Pom Wonderful Presents: The Greatest Movie Ever Sold ★★★½
(USA, 90 min)
Dir: Morgan Spurlock; Writ: Morgan Spurlock and Jeremy Chilnick.
Is product placement or embedded market in film and television a bad thing? When I think about the novelty of noticing Carmela’s big Yahoo coffee mug on The Sopranos or appreciating how much the latest BMW roadster helps James Bond save the day, it seems that the odd endorsement harms nobody. In some cases, product placement actually helps – case in point being the “Junior Mint” episode of Seinfeld. “The Junior Mint” shows that not only is a small chocolate-coated peppermint patty very refreshing, it’s also a great comedic ploy when mixed with an open surgical cavity.
The mutually beneficial relationship between art and commerce serves as the premise for the latest meta-documentary by Super Size Me director Morgan Spurlock. In Pom Wonderful Presents: The Greatest Movie Ever Sold, Spurlock examines the ins and outs of brand integration and product placement within the film industry. Like he does in Super Size Me, Spurlock puts himself as the subject of his own inquiry in Pom Wonderful, and he interrogates the pros and cons of product placement by selling his own film to advertisers. As a result, sponsors pay a premium to have them and their products depicted favourably and figure prominently in the film.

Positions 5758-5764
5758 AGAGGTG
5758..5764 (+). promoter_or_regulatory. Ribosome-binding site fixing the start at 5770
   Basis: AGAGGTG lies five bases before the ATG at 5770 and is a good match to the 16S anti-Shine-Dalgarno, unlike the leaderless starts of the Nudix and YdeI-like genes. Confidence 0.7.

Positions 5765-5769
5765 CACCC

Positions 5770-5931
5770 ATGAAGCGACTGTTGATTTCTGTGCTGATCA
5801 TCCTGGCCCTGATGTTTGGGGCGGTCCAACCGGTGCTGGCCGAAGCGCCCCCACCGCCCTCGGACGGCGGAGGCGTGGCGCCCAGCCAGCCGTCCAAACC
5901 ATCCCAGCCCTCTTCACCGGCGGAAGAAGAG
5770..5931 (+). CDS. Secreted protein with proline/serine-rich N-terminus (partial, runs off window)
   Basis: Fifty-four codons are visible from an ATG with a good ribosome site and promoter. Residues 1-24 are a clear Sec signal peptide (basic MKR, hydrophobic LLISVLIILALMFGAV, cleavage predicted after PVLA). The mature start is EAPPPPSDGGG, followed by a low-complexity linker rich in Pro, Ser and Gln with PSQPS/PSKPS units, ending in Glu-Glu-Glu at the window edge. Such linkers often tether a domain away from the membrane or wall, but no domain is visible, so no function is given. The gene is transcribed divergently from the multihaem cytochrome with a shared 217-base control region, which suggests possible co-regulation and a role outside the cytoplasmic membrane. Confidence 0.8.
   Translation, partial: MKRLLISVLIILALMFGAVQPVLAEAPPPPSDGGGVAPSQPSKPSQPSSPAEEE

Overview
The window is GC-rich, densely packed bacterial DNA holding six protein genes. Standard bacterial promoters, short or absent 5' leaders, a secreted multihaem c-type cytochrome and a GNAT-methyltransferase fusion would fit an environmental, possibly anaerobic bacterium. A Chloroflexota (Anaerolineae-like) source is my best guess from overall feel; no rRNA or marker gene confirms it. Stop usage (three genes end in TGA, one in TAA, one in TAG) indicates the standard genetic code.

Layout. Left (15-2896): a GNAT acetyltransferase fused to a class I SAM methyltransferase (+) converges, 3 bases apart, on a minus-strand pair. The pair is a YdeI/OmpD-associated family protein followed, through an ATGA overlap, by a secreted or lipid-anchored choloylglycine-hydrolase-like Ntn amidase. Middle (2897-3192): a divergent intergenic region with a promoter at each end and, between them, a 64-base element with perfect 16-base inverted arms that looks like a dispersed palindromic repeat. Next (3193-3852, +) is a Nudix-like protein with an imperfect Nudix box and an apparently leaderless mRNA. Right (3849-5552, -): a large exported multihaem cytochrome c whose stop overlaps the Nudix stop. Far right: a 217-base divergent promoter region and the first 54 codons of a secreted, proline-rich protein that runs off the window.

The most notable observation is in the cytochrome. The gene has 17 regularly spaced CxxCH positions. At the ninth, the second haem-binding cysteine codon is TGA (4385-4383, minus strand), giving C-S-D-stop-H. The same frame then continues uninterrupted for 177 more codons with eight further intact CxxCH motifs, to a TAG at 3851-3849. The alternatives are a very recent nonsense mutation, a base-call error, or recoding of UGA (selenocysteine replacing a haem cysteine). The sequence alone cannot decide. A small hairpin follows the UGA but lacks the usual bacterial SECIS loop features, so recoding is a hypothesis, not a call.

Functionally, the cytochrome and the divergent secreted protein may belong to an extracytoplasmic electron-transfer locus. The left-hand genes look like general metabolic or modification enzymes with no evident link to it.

In a Better World ★★½
(Denmark/Sweden, 119 min)
Dir: Susanne Bier; Writ: Anders Thomas Jensen
Starring: Mikael Persbrandt, William Johnk Nielsen, Ulrich Thomsen, Markus Rygaard, Trine Dyrlhom.
In a better world, there would not be any bullying. In a better world, there would not be any violence or discrimination. In a better world, everyone would be friends and dance happily around the meadows in celebration of the fact that we are all the same. Such plucky idealism seems to be the manifesto of Susanne Bier’s surprisingly overwrought examination of today’s youth as they grow up in a rapidly changing world.
In a Better World focuses on two children, Christian (William Johnk Nielsen) and Elias (Markus Rygaard), who befriend one another after a run-in with the schoolyard bully, Sofus. Elias is a meek child who passively accepts the constant torment; however, Christian is new to the school and refuses to become the new pariah. He fights back against Sofus, so violently in fact that he and Elias no longer have anything to fear. Christian’s rage, however, seems bubbling to the point of combustion and can barely be satisfied by all of the violent video games that he plays.
(USA, 125 min.)
Dir: Paul Feig, Writ: Kristen Wiig and Annie Mumolo
Starring: Kristen Wiig, Maya Rudolph Rose Byrne, Melissa McCarthy, Wendi McLendon-Covey, Ellie Kemper, Chris O’Dowd, Jill Clayburgh.